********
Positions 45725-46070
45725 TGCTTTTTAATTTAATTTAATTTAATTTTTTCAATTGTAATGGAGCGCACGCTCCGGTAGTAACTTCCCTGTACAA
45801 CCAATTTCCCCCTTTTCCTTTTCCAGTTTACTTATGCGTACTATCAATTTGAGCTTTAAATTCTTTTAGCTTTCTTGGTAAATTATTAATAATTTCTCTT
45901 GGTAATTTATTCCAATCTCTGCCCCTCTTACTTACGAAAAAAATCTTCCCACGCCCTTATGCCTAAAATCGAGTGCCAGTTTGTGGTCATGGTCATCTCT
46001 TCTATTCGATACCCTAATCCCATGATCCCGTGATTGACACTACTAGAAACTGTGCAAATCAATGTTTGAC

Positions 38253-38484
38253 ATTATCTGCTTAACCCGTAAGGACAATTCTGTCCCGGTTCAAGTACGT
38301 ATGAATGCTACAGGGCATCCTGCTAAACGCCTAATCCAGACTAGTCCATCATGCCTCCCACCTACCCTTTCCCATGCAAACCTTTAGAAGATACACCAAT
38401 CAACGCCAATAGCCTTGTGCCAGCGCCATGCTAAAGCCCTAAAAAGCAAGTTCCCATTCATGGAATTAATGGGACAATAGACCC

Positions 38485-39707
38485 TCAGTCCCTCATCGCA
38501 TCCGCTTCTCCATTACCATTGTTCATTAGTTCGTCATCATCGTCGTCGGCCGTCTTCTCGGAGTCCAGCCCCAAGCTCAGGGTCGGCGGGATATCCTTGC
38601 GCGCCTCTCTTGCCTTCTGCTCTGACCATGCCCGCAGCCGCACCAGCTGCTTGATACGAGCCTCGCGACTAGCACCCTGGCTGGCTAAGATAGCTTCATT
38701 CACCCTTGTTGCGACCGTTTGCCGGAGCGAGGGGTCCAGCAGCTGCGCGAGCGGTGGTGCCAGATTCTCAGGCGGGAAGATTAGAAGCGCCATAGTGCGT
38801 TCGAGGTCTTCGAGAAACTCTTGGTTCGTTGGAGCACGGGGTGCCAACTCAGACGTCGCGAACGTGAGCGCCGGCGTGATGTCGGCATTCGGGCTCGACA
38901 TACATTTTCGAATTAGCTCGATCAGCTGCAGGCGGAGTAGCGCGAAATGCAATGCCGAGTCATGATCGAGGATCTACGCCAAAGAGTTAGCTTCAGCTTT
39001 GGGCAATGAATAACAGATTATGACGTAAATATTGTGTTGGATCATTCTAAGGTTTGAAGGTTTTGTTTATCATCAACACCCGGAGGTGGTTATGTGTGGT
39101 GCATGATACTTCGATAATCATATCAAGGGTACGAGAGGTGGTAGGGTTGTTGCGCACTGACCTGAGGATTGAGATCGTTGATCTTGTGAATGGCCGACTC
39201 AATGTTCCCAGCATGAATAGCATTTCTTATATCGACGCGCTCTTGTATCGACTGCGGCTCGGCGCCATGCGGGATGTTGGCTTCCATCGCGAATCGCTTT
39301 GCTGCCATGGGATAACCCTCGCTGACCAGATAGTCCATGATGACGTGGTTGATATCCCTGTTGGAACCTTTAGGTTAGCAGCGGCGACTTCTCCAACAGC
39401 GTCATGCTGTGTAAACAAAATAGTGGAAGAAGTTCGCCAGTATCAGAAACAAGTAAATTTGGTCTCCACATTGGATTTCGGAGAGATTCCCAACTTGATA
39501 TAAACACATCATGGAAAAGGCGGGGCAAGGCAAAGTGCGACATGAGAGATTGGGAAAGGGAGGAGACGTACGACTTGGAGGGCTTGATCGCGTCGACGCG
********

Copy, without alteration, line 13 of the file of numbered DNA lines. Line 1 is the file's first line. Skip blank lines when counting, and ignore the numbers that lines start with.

38601 GCGCCTCTCTTGCCTTCTGCTCTGACCATGCCCGCAGCCGCACCAGCTGCTTGATACGAGCCTCGCGACTAGCACCCTGGCTGGCTAAGATAGCTTCATT